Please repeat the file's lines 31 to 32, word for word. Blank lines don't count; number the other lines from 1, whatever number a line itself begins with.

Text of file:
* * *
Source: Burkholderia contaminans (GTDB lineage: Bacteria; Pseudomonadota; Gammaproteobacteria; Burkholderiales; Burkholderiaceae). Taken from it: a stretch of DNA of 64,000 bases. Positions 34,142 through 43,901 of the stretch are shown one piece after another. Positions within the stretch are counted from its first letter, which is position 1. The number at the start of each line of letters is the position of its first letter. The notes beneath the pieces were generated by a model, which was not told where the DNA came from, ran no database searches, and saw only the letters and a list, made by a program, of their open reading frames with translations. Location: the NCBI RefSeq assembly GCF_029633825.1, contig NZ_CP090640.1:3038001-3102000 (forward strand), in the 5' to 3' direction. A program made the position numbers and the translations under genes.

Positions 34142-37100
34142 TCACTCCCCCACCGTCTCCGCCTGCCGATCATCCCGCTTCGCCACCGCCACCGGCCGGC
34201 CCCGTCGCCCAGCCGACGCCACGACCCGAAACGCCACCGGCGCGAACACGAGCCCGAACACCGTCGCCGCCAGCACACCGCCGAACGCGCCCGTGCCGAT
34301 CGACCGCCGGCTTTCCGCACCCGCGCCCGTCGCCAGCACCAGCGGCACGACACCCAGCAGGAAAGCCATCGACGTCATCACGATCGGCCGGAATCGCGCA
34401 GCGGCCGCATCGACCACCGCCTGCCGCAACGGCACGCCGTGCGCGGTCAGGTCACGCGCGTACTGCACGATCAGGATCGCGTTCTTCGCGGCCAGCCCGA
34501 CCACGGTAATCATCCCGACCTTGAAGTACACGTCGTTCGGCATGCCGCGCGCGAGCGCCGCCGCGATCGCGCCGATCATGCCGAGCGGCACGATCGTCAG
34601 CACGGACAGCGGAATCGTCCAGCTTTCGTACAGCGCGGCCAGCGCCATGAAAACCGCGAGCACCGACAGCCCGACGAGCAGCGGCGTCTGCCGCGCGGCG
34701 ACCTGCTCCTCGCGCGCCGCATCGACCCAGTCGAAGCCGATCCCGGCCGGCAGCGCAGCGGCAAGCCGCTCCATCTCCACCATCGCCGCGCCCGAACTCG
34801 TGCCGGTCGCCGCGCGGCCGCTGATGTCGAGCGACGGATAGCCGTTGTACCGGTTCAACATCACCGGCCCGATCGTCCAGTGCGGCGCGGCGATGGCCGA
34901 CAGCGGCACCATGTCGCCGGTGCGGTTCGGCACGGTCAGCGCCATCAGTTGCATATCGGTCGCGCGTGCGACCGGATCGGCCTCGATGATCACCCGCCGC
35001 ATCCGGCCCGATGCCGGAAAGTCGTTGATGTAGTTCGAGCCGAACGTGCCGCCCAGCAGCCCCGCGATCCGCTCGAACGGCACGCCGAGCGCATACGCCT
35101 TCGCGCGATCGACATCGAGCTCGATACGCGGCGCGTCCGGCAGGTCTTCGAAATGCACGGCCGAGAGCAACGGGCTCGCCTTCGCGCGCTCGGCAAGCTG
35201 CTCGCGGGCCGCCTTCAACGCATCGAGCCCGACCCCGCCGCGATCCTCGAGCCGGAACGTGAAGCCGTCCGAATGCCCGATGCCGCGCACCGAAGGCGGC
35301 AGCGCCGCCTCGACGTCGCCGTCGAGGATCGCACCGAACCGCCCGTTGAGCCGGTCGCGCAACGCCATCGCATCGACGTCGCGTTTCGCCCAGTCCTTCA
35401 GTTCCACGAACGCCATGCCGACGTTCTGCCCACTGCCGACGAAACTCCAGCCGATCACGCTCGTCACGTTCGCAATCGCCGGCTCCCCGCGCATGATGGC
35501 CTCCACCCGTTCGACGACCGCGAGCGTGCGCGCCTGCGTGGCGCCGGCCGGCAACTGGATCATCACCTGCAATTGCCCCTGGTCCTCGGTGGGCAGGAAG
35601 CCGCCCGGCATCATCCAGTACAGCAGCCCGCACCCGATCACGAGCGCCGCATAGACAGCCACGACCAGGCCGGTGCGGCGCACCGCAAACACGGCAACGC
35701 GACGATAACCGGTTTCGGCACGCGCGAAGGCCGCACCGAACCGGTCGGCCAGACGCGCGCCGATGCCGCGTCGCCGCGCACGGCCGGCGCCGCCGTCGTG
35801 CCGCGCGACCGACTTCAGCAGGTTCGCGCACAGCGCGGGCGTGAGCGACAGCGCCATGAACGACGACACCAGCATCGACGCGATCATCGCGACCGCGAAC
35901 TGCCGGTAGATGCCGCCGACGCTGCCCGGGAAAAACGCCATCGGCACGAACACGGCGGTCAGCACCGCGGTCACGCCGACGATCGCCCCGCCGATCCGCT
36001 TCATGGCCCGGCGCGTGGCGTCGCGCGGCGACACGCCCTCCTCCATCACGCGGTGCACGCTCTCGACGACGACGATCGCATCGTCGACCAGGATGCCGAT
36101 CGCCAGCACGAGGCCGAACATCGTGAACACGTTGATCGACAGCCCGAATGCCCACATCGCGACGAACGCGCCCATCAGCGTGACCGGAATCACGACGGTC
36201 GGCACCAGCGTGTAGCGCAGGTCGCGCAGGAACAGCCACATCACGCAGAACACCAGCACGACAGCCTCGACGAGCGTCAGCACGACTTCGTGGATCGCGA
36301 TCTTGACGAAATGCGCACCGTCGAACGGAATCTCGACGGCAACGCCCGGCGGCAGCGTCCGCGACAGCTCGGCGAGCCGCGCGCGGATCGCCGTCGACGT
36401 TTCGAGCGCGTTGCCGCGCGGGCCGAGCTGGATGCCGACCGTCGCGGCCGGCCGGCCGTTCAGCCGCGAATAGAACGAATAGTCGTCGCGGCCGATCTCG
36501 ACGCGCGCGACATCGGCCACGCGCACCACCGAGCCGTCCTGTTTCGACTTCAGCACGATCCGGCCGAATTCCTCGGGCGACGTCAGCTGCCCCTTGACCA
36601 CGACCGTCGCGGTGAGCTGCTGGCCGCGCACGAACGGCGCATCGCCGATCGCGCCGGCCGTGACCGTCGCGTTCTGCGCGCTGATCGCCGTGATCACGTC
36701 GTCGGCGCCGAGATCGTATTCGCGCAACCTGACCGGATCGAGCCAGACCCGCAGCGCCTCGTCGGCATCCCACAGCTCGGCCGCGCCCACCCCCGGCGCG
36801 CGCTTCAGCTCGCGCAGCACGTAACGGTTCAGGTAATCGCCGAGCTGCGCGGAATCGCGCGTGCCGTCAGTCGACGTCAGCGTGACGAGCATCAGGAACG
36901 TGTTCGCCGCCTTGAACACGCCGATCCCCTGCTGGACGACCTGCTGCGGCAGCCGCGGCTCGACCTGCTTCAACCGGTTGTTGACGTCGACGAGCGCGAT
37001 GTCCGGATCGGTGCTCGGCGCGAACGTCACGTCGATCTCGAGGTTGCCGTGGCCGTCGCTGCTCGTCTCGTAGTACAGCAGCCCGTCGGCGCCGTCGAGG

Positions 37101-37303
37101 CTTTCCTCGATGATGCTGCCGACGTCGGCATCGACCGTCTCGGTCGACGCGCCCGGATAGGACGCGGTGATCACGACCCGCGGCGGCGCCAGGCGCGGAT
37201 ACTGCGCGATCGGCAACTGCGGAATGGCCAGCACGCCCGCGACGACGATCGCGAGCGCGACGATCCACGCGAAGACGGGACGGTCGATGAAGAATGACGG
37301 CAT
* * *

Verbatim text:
36901 TGTTCGCCGCCTTGAACACGCCGATCCCCTGCTGGACGACCTGCTGCGGCAGCCGCGGCTCGACCTGCTTCAACCGGTTGTTGACGTCGACGAGCGCGAT
37001 GTCCGGATCGGTGCTCGGCGCGAACGTCACGTCGATCTCGAGGTTGCCGTGGCCGTCGCTGCTCGTCTCGTAGTACAGCAGCCCGTCGGCGCCGTCGAGG